The Courier News from Blytheville, Arkansas on December 7, 1954 · Page 1
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The Courier News from Blytheville, Arkansas · Page 1

Blytheville, Arkansas
Issue Date:
Tuesday, December 7, 1954
Page 1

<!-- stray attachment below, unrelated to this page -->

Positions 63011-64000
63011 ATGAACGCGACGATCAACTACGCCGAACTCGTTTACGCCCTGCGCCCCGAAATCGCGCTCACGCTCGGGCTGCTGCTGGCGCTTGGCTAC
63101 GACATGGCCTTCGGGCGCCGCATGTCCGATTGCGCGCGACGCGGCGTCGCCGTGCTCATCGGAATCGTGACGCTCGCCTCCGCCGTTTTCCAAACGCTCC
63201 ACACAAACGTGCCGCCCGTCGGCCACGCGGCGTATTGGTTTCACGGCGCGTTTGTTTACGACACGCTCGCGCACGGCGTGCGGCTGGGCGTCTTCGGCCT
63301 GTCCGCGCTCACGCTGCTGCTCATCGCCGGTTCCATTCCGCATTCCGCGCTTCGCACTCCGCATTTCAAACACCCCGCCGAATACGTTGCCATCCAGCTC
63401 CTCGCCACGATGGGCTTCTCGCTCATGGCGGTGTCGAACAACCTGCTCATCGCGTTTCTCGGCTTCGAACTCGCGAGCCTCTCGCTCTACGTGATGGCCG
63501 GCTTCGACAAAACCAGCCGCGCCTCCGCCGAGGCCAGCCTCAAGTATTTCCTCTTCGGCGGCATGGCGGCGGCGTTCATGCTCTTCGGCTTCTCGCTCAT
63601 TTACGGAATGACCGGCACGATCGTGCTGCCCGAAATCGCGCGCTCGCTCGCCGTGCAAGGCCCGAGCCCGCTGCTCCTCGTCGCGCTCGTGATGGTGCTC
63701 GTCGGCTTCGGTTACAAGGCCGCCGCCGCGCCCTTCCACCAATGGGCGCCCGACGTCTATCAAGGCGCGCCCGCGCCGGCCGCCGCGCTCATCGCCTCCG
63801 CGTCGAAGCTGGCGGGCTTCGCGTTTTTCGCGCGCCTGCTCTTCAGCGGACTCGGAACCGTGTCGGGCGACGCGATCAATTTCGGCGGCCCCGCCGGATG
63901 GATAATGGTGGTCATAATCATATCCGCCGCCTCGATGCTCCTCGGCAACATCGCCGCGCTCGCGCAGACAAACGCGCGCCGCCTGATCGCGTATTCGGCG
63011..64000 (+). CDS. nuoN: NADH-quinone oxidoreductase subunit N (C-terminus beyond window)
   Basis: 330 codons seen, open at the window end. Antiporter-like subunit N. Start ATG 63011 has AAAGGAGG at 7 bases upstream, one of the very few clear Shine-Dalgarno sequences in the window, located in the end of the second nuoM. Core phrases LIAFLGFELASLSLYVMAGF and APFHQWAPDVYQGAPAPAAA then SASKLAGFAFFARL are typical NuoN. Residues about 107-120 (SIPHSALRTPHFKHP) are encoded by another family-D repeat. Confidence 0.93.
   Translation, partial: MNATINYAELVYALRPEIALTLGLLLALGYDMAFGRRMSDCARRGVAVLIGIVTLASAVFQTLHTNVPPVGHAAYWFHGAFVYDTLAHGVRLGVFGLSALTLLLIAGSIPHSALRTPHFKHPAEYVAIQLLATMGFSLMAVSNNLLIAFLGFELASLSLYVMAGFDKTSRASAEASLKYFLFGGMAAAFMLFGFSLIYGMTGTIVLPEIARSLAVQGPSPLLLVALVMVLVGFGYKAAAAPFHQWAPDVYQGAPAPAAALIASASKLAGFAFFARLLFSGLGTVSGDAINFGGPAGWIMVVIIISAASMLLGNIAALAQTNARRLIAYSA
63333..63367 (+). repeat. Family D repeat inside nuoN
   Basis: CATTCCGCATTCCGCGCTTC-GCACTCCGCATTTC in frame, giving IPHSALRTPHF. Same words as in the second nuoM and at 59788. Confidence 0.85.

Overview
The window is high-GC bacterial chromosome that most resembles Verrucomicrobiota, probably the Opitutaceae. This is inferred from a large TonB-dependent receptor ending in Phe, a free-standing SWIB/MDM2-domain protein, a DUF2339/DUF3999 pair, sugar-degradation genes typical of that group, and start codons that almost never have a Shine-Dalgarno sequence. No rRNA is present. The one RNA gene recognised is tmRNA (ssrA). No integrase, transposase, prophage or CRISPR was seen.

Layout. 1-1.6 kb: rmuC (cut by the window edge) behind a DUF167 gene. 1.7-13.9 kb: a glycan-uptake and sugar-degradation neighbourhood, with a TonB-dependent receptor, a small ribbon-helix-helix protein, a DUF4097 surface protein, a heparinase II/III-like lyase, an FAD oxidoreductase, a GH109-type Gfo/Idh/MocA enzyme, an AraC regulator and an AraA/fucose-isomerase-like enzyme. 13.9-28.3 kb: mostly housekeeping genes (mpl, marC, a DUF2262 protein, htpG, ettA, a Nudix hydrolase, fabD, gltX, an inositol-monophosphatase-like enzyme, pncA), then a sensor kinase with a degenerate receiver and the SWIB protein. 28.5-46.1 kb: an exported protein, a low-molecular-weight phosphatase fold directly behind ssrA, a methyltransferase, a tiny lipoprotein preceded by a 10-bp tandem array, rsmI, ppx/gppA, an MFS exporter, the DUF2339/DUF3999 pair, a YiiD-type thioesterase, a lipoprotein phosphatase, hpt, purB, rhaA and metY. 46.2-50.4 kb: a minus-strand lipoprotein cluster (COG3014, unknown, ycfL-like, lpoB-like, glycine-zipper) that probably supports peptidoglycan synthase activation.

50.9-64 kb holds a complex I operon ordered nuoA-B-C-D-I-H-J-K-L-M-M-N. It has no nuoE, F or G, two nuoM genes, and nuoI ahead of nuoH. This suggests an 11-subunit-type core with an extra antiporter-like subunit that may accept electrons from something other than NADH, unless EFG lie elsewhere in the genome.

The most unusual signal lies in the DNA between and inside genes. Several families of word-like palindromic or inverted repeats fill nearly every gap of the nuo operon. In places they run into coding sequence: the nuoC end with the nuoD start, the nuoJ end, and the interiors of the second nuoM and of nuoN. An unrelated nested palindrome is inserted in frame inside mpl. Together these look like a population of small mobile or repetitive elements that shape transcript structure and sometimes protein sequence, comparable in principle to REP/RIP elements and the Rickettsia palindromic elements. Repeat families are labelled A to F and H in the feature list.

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BLYTHEVILLE COURIER NEWS THE DOMINANT NEWSPAPER OF NORTHEAST ARKANSAS AND SOUTHEAST MISSOURI VOL. L—NO. 216 Blytheville Courier Blythevilto Daily News Mississippi Valley Leader Blytheville Herald BLYTHEVILLE, ARKANSAS, TUESDAY, DECEMBER 7, 195j_ TWELVE PAGES Published Dully Except Sunday SINGLE COPY FIVE CENTS FINAL TOUCH — E. H. Brown (left), Mrs. Shelburne Brewer and Don Wllhelm put the finnl touch to the First Baptist Church's float in prepa- ration for tonight's annual Christmas Pnrade. The First Baptist Church float is one ot IB entered in tonight's parade. (Courier News Photo) In Tonight's Parade Santa Glaus Ushers In 1954 Yule Season Blythevillc's Christmas season will be officially opened tonight with the presentation of the city's annual Christmas parade which again will emphasize the religious aspect of the Holiday. The parade is scheduled for 7+— ~~~~ ' p.m. through the city's business district. And it will be proceeded by a period of Christmas music and a preview description, of the parade over the Chamber of Commerce's public address system at 6:45. The parade will assemble at Lilly and Main Streets and will proceed West on Main to Fifth. It will then turn north on Fifth to Walnut, and proceed east on Walnut to the City Hall, where it will disband. A total of 16 floats and five high school bands will make up the parade. Central Theme All floats entered in the parade are constructed around the parade's theme, "The Christinas Story." The spiritual theme is in keeping with a policy adopted by the Chamber of Commerce several ] years ago in an effort to de-corn-; mercialize the annual affair. I Blytheville's Ministerial Alliance Is cooperating with the Chamber oi Commerce in conducting the parade and each year is called upon to pick the parade's theme. Thousands of persons from Blytheville's trade area are expected to line Main Street to view the pageant. Although not as long See PARADE on 1'agc 12 Sec. Mitchell Opposes 'Rigkt-to-Work f Laws LOS ANGELES (AP) — Secretary of Labor James P. Mitchell today came out flatly against stale "right-to-wbrk laws outlawing labor contract provisions that workers must become union members. Mitchell's declaration that he was opposed "categorically" to such laws now in effect in 17 states, mostly In the South and Lloyd Booker Trial Is Set For March Term 'Gel Those Yule Parcels Moving' That's Advice From Worried Postmaster Here Business at Blytheville's Post West, came as a surprise in a speech prepared for the annual CIO convention. Labor unions are as much or more concerned with getting such laws repealed and preventing enactment of new ones in other states us they are with changing or repealing the federal Tall-Hartley law. Unions Plan Fight Both the CIO and AFL have outlined campaigns to have state legislatures ditch the "right-to- work" laws next year. They generally make illegal any labor contract arrangement for the union shop or similar proviso requiring workers to join unions. Mitchell, whose speech also con- UN Demand For Fliers Expected GA Will Okay Resolution, Diplomats Say UNITED NATIONS, N. Y (API — Western diplomats predicted today that the U. N. Assembly will vote speedy approval of a resolution by the 16 Korean allies demanding release of 11 American airmen held in Red China on spy charges. The 15-nntion Steering Committee voted over bitter Soviet opposition last night to cnll for urgent Assembly debate Wednesday on the Allied proposal. The resolution, agreed upon after a series of private talks by the 16, touches on three main points: 1. It charges Red China violated the Korean armistice agreement by holding the fliers. 2. It declares the Assembly should condemn such violations. 3. It asks the 60-natton body to call on Secretary General Dag Hammnrskjold to use "unremitting efforts" to obtain release of the men and report back to the Assembly by Dec. 'i). Little Opposition Seen American sources said they im- licipnte no opposition to the resolution except rom the five-nation jovict bloc and perhaps a few 'Arab-Asian states. Burma and Syria abstained in the Steering Committee balloting yesterday on grounds the case should first be placed in the hnnds of the Korean Armistice Commission. Lodge retorted that five fruitless requests had been made for action by that group. Informed sources predicted In dia would abstain on the resolution to avoid being aligned with either side In en so she Is requested to act as go-between with Pipineg Calling on the Steering Committee to seek quick action, U. S. Chief Delegate Henry Cnbot Lodge Jr., declared: "We in Ih United Nations cannot let these men down They are United Nations men They were sent to Korea by the United Nations." The case originally Involved 13 men, including two American civilians who were not -serving undei the U. N. banner. For that reason the United States decided to limit Its case here to the 11 airmen. Britain Firm Britain, who has nrmiy support ed the U. S. campaign to get U.N action on the case, moved In the Steering Committee that the item be taken directly to the Assembly by-passing the usual committee See U. N. on Page 1Z Office is slow And that means late; veyed "warm personal greetings- delivery of parcel post Christmas i to the CIO from President Elsen- packages likely will be similarly slow. Postmaster Ross Stevens pointed out today that mailings of par- liower, practically invited their repeal of such laws by recommending that they be "further considered" by states. M Carthy Levels Slashing Attack Against President ALUANOK OFKICKRS — Thr Rev. II. M. Snn- ford, pastor of Luke Street Methodist Church (center> has boon named president nl" Blytlu. 1 ville's ministerial Alliance, .succeeding the Kuv. Harvey Kicld. He is flanked by the Rev. J. C. Dickinson, Assembly of Gnd pastor, who \s vice president (left), and J. P. GarroU, who was elected secrelnry-treiisuror. (Cuurlur News IMiolo) cel^ S rp;i k ^h,r^near{yi ''They will find that lese law equalled thai of last yc-nr at this i ^ more harm than good, he said, -,'._ "In the first place, these 'right- dnte. . ] , _ _ __.,_, ,_ _. *_,_ . , , ° _.. CARUTHERSVILLE Court trial for Lloyd Booker of Holland, Mo., liquor store oppratnr charged with first "degree murder, was reset by court officials here yesterday until the March term of court. Booker's attorneys lion for a continuance and it- was granted by the court yesterday. The murder ,trial had been originally set to begin today. Booker is accused of fatally shooting Thurman Norrid, Hayti, Mo., truck operator, in front of a Holland pool room Sept. 3. After four .45 caliber bullets smashed into his body. Norrid was taken to Walls Hospital in Blytheville where he died Sept. 5. Following a preliminary hearing in magistrate Court Sept. 29, Booker was bound over to Circuit Court and released on bond. ! d Circuit! T bis . , . u . means, he warned, that many packages may hit the post office with the other usual Christmas rush of mail (cards, etc.) and thus swamp (he office with work. 18 Days j A mere 18 days separate today's liled applies-; Christmas package from the time I to-work' laws do not create any jobs at ail. In the second place, they result in undesirable and unnecessary limitations upon the freedom of working men and women and their employers to hai- gain collectively. "Thirdly, they reslfkit union se- j ctirity and thereby undermine the ,n- b . ; ' " "' ' ' mini Yule rush, Mr. Stevens pointed out. will as usual be expanded, but only within certain departmental limitations. Packages for diutant delivery should be mailed immediately, he warned. All others had best be in the mails by Dec. 10 (Friday). Deadline to assure delivery for out, of town Christmas Dec, 15 and only about such laws cate days later for in-town cards. To avoid long lines, better take $10,000 security i care of stamp needs soon, too, he pointed out. lions. I oppose gorically," The Tvift-H»rtley law permits union shop contract clause but specifically says they are illegal in any state which prohibits them. Classic Argument The wisdom and morality of compulsory union membership cards is j have provided one at the chus-sic a couple I arguments i n inbor relations. Unions claim that nonmember.s they represent are "free riders and get collective bargaining gains See LABOR on Page U Two Are In Taxi Theft Steele Police Chief Arrests Men with Cab CARUTHERSVILLE— Two Steele, | Mo., men are being held In Pemis- j cot County jail here today pending I further action in connection with the theft of a Blytheville taxi cab from a state-line service station Sunday night. The Pemiscot County sheriff's office Identified the men as Leonard Beard. 19. and Carl Taylor, 22. Both rrave their homes as Steele but: i Taylor said that he moved here only recently from Tuscaloosa, AK . . i j The two men were arrested yester- j day on a road near Steele by Police Chief Henry Lovelace. They | 1 were arrested while attempting to! 1 pull the stolen cab out of a ditch I with a tractor which they had "borrowed" from a nearby farm-' er, officers said. ! An official of the Blytheville cab I (,'mpany said the taxi was dispatch- j ed to Lone's Service Station at tho | Arkansas-Missouri state line to i pick up a passenger. : i Upon arrival at the station.; Beard and Taylor got InU) the cab j j and while the driver was havinr I i his taxi serviced, they drove off, he! ' said. Kidnapping is Due for Hearing Misslssippian Charged With Abducting' Local Man A preliminary hearini! scheduled for this mornlnit in Municipal Court in which Rufus Rhine;;, :>2, of Ponlotoc, Miss., is charcc'd with assault with intent, to rnl) nnd kid- mipplntf, was continued until tomorrow when'the defcndcnt appeared in court without an attorney. Rhinos Is alleged to have picked up T. B. LmiK of Rlylhevilk' on the night of Nov. 25 and driven him to Missouri ngnlnsl. his will where the attempted robbery was supposed to havi; oceurcd. He was in-rested in Blytheville the lollowini; day by cil.y nnd conn, ly officers and is now beinc liclu In county Jail. In other cases in Municipal Court this morning tin; following action was taken: petx: Peterson charged with driving while intoxicated was lined S100 :md costs and sentenced to M hours in Jail. Freddie Hyson, ma- See KID.NArl'I.VIi nn I'age 12 AES to Furnish Base Labor Now Contractors currently doing construction work at Blyl.hc ville -Air KOTCU Huso yesterday pledged their cooperatior "whenever possible" wiih tin; Chamber of Commerce ami the Arkansas Kni|)loyinunl. Security office here in the hiring ot local labor. At n niect.liii! with a special*- C'lwmlu'f <>l Cuumu'rci' raimniltlci' p. 11 | I Wl—l-^ ami .li-ny Hord. nmhieor. K()GClDlOCK iSGlS yeslmhiy ailiTiimm rpprc'snitn- •»"•»••"• — Fleeing Truck County Polio Cut--$l 2,000 Ir Far Exceeds $1,500 We Gave in Summer A cheek for S12.100 was receive-! ' here today by the Mississippi C'oun- ' tv Chapter of the National Foundation for Infantile Parnlysl.s I'rtim the New York headquarters ol I hi; ; March of Dimes, according to A. H. ', 'Todd) Harrison, county chairman j ol the chapter. 'Hie check will Ix; used to help i pay Ul(; cost, u! < tc ill' ulj pio virled for polio patients M norm I or in local hospi i!s j In the emergency March of Untie drive in AUKusl Mississippi (ounu donated $1.50) lo the ,1 ruul fun dntion and in turn hn.s received the Uir[;er amount lor use. here lives of construction companies lioldini,' contracts and currently clo- inu construction wurk tit the IIHHC nfjreed to 1ft the state employment office here handle all liiture employment "whenever possible." Followed Complitinix of Commerce that the construction companies were iilriiif.: nut ill town labor in preference lo icieiil labor. However, at yesterday's meelini: construction company representatives pointed out that actually Ihere arem ore lucal people work- hip; at the base Hum most people realize. To prove this, the cnmp',inK;S amretl lo submit to the Clnnnlicr ol Commerce: llstliws ol persons currently employed In the con struclion work at the !j;i:.e. Worlli 1). Holder, setrHary-innn- ;i!;er of the Chandler ol Commerce, said at yesterday's nieetiiiK Hie eonstructiim crimpiinies ;i!'.reed lo lie'; the state employment office here more or lev; a;; ;. cemn.l employment oilier: and that persons seeklnt; employment at the base will he relerreti to the employment See All! BASK nn J'aijc 12 And Negro Charged With Theft in SeMo CARUTIIF.RSVIU,I3 — HilKh V Hits Ike's 'Attitude' To Reds WASHINGTON (AP) — In a slashing attack on President Eisenhower, Sen. McCarthy (R-Wis) today accused .the :hief executive of congratulat- ng senators who hold up the ixposuro of Communists and if urging tolerance for Chilese Communists who torture \nierican soldiers. McCarthy, who last week was condemned by the Senate for his conduct. Interrupted a hearing of ils Senate Investigations Subcom- nlttee to read a statement which ended like this: "Unfortunately the president sees it to congratulate those who hold up the exposure of Communists In one breath and In the next breath urges patience, tolerance, and ilcefies to those who ore torturing American uniformed mon." McCarthy described his state- muni us "something ot a temporary swan song"-as chairman of tho nvestlgjition.s subcommittee which he has headed since the Republicans captured control of Congress In the 11)52 elections. "Mistaken" Ho snltl thnl during that '62 campaign he, McCarthy, had spoken from const to coast assuring people, that If Elsenhower were to be elected President they could bs sure ol a vigorous light to expose communism. Bui, McCarthy added, he slnca has found "I was mistaken." The senator said Elsenhower had congratulated both Sens. W,tt/- kins (R-Utiih) and Flanders (R- VI). McCarthy Bald that both men were responsible! in part for holding up his efforts to expose Communists. Wntklns was chairman of the special bipartisan Senate committee which unanimously recommended that McCarthy be censured for his conduct. Flanders was author of the original censure See MCCARTHY on rage 12 Weather chained with II"' then, of ii plcki truck li'uiu a Purla^evlile. Mo. .service station lust night. Mullin was arrested hy Sike.sloi police on thn outskirts of that cltj idler a Missouri .slnle pollcemal li;id iired :,evevni :;lini,s in an '.it lempt In stop the Nci4ro In thi j Missouri State Police were noti- ! fled Ihruwli I'"' I'cmiscot County I police riidin network and the state ! policeman spoiled the stolen truck ; procccilinv, •imrlh nn Highway 01 ' near New Madrid. i The slate policeman, whose name was not rcvealod, gave' icha;;e :un! when Mullin refused to ' stop. sile-t:, wen; fired. The ullicer then radioed ahead tu Sikeslon police and n road block was set up on the outskirts of Sikeston. ARKANSAS - Fair nnd warmer this uHenioon and tonight; Wednesday iiiprt'HSiiiK cloudiness and uaniiL-i- lowest 28-28 tonight. MISSOURI — Cloutiy through VVt.'tliicwliiy with occasional rain this ovunins ; " ltl fiprcadinn over most of stiiU- loniyht and Wedncs- r.'iiy mixed with .snow extreme north; Rllghly wanner this afternoon und tonight, and over south Wednesday. MiiiJiiiuiii LlilK mornlni;-25. ..Iiixlniiini y(;Mf.'r(J»y—42. .-iiinrlir lornonow—6:54. ;-iiin.s«t icKlay-—4:'19. Mmn icm[)criiture (midway between 1..-H »nd low—.13.5. /',•!•(-ipiutioii last ^-1 hours to 7 a.m - HOIK:. I'M'Clpluaion Jan. I to this date — 32.20. Tills Hale Last Year Maximum yc.sturduy—fi4. Minimum this morning— ^fl prfclpltnilon Jiimwry 1 to dnte — •It).1)3. Traffic Troubiespols—II Peorl Harbor Day Plus 13 Years Can It Happen. Again? Experts Say Yes, No By WILLIAM J. WAUGH PEARL HARBOR, Dec. 7 (AP) — This is the 13th anniversary of the Japanese attack on Pearl Harbor. Could it happen again? This question drew a yes and no answer as the anniversary was observed by a simple wreath-laying ceremony on the platform built on the rusting hulk of the battleship Arizona, tomb for 1,174 sailors trapped when it overturned during Japan's surprise attack in 1941. Consensus of high-ranking Army Navy and Air Force olflcers could be summed up as follows; No matter how much money Is spent or how elaborate a defense is devised, military men will not guarantee absolute success in stopping a .surprise assault. Chances of success of a carrier force such as Japan used in 1941 are, as one admiral put it, "absolutely zero." But, military planners say, a single plane or submarine using nuclear weapons might succeed. Importance of Pearl Harbor and Htcknm Field—main targets o( the attack — remains the same but military men say in war they would be secondary or third- rate targets. In other words, '(he enemy v/ould not expend the element of surprise solely on Pearl Harbor. II more than likely would be used as a diversion with the mala effort di- rected at some juicy industrial area on the mainland. Does Hawaii have the manpower to stop an attack? One high-ranking Air Force ol- ficcr says: "We have below minimum requirements. But the threat (to Hawaii) Is below standard," Actually Hawaii's greatest defense Is the huge mass of water bctwen the islands nnd a potn- tinl nmy and the screen of outposts extending from Alaska down through the Aleutians, Japan, Okinawa, Formosa, the Philippines and Southeast Asia. Electronic detection gear, .submarines, patrol ships and planes keep a constant vigil for any warlike moves toward the United States. Although this giant defense arc .serves well against any major moves it ,has gaping holes lor any sneak punch. The Navy and Marines have relatively few jet fighters in Hawaii. The Air Force depends on a National Guard jet squadron in an emergency. Pearl Harbor is home port for some warships, and transient warships, including carriers, pass through here frequently. All would be available in an emergency. What about air replacements? An Air Force officer frankly admits it would take at least 72 hours before the first replacement plane from the mainland could he. on ILs way. • • • Military men are hopeful intelligence will give at least * 72-hour I warning if and when Lhe cold war | turns hoi. If it doesn't, whut lesson I did the military learn from Lhe j Dec. 7 chaos of 13 year.s ago? The answer to this, military plaiun-rs in Hawaii say, is summed up in three v/ord.s: unity of command. In Hawaii, thi.s is the Hawaiian Defense Command, HOC Is an emergency organization made up of components from existing Army, Navy and Air Force units and thf: civil defense organization. Its job IK Lo dffond Hawaii and .see that everyone "Kt-ts the word." If an aggressor does strike, IIDC is geared to handle the pasUUs- aster fiitimtlon. It also is tho organization responsible in civil disasters and operates an f/fectlve tidal wave warning system. PARK AND I1KOADWAY — Hern's a real tricky, though not too heavily traveled, intersection — imothor in the scries ticlng photographed in preparation to National Safe Driving Day, Dec. IS. HedKB on right partially obscures stop sign and oncoming traffic from west. Again, narrowness ol streets adds to danger, as curs making curve must do so at moderate speeds or crowd into wrong lane. Safe Driving Day Is being sponsored here by Blytheville Jnycees and Chamber of Commerce with the city administration cooperating. Drivers over the nation are asked to be accident-conscious on Dec. 15 and materially decrease auto accidents that day. (Courier New§ 1'hnfo)